Part 2: The Moral Obligation of the Mentoring Writer

Part II of the Moral Obligation of the Mentoring Writer:  Everybody Knows it All, but Nobody is Actually Doing it

I had to expand on the moral obligation of the mentoring writer.  I have discovered another alarming trend in my writing groups.  That trend is “writers” who post rules and tips that they have taken from other blogs/sites/books/self help novels/etc. While doing this is fine (when proper credit is given, mind you), what really annoys me is the amount of people who are leaving comments telling these posters how great “their” advice is when it isn’t really their advice at all.  While lending a helping hand is well and fine, I feel a bit let down by the sheer volume of people who are looking up to these posters as “mentors” when they are not giving advice based on their own experiences as a writer.  If you have not actually written anything of your own, then how can you possibly understand the advice and rules that you are copying and pasting into a writing lesson?  It is disturbing to me as a writer that people would rather take the ‘advice’ of someone who actually has never really written anything over the wisdom of one who has been there, done that, gotten the book deal.

On the topic of these rules, it goes back to telling budding writers that “doing this instead of that” will cause the audience to get confused/not want to read it/etc.  The number one rule that I see posters of these courses make is to either tell people or suggest to them that doing things a certain way is better than doing them another way.  I have said many times that there are very few written-in-stone rules when it comes to writing.  And the only ones that I can think of that could possibly be universal are misspelled words and missing paragraph indentions (translate:  giant wall of text with no paragraph breaks in them).  And even misspelled words are okay if they are used in the dialogue of a character.  It is my opinion that telling people that following a specific set of rules will make them a better writer is ill advice.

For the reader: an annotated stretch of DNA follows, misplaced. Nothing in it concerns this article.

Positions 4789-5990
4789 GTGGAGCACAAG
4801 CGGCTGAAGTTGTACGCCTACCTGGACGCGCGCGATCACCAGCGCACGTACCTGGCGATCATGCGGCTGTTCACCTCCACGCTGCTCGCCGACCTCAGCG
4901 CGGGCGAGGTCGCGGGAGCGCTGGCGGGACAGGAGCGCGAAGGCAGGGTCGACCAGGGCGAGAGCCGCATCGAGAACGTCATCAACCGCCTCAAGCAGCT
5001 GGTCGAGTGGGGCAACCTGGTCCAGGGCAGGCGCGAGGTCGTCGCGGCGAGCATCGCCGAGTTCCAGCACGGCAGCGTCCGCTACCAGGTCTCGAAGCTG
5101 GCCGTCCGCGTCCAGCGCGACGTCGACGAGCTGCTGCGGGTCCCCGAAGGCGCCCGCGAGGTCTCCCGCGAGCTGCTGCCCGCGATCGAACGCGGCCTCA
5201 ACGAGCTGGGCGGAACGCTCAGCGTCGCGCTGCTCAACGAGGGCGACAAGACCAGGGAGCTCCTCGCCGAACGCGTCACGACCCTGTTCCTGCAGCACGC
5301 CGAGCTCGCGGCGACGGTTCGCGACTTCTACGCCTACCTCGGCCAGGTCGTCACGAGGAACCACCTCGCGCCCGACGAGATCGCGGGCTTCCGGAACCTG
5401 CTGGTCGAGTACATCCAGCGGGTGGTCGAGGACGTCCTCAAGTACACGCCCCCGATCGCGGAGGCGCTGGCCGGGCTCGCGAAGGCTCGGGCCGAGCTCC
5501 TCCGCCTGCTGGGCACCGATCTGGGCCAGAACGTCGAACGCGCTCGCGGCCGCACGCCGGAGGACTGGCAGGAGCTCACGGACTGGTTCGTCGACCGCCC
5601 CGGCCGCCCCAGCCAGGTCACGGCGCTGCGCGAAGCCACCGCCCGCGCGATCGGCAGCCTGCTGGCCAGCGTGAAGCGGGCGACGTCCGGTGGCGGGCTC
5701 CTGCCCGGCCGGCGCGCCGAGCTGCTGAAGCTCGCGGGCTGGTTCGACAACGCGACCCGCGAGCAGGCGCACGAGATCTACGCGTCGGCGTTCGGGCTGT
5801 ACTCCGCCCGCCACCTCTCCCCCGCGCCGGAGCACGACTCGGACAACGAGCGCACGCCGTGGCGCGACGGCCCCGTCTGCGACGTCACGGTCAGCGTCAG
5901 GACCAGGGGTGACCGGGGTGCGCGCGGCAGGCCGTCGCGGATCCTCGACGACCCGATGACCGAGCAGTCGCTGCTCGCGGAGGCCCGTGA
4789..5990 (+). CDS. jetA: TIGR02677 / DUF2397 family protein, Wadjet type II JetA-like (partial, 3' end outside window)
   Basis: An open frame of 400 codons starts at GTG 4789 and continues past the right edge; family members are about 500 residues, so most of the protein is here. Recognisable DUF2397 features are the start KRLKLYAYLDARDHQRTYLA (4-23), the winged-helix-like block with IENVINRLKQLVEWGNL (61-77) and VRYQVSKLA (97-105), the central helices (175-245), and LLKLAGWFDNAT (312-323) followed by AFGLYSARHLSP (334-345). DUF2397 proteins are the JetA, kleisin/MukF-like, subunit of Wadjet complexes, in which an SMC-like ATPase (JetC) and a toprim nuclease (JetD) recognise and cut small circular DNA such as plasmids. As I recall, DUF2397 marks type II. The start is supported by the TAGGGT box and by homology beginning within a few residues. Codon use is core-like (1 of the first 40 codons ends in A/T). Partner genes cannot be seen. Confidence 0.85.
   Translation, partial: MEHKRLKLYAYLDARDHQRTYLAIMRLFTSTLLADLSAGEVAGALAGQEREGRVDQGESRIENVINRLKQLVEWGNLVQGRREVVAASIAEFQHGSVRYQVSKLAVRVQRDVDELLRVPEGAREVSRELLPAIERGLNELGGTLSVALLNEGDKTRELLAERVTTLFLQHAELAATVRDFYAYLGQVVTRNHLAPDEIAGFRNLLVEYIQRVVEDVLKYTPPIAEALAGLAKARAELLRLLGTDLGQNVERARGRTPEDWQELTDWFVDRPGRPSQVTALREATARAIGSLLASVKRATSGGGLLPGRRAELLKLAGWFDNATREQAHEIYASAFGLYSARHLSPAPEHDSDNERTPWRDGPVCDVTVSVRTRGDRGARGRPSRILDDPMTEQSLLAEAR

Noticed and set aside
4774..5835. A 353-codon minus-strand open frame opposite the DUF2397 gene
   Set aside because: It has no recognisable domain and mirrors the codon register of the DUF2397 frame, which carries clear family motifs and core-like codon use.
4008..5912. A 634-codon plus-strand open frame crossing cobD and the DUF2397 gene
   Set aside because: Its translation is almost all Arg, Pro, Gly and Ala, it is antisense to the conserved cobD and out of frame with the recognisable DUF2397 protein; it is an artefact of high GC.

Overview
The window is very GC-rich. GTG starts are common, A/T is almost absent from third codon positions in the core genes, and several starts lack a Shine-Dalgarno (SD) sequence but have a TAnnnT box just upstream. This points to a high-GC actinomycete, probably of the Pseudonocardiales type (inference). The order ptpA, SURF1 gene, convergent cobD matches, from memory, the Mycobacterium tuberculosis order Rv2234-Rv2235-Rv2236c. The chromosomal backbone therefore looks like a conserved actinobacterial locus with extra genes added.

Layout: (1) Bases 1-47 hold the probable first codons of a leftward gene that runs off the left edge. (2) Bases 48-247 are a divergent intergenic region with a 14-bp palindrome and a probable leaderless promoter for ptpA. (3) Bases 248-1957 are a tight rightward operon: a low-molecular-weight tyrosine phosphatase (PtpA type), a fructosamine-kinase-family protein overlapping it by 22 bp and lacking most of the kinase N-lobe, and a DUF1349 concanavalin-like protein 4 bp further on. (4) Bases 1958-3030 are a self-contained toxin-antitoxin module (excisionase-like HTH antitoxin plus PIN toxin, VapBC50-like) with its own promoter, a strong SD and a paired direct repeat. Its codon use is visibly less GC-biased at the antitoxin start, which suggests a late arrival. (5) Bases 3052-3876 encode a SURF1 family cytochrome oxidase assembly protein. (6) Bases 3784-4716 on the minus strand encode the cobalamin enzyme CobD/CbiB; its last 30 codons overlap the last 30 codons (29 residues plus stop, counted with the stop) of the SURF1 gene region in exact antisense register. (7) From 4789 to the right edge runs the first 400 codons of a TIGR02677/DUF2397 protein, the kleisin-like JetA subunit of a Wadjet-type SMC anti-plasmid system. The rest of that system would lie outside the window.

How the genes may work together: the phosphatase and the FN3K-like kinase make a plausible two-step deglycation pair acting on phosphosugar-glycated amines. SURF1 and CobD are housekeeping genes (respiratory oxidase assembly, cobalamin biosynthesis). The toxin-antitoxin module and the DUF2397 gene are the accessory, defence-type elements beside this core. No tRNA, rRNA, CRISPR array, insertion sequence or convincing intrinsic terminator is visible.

Let me give an example.  On an adult writing forum, a poster recently began posting a story based on her life.  I will not go into detail in regards to the storyline.  This member asked me to read her story and give her honest feedback on how it sounded because she greatly valued my opinion as a writer.  We will call her ‘Jane.’ Now as a writer, I do not base my opinion on a story the way most people do.  A lot of people think that if the idea is good, then the writing is good as well.  I hate to break it to you if you are one of those who think this way, but a good idea and good writing do not go hand in hand.  I have read many books that had a great idea but the telling of that idea was not nearly as good as it could have been, making what could have possibly been a fantastic story into a mediocre retelling.  Learning to write well has very little to do with following certain rules.  The bottom line for writers is to grab their readers’ attention and keep it.  Following rules does not always do that.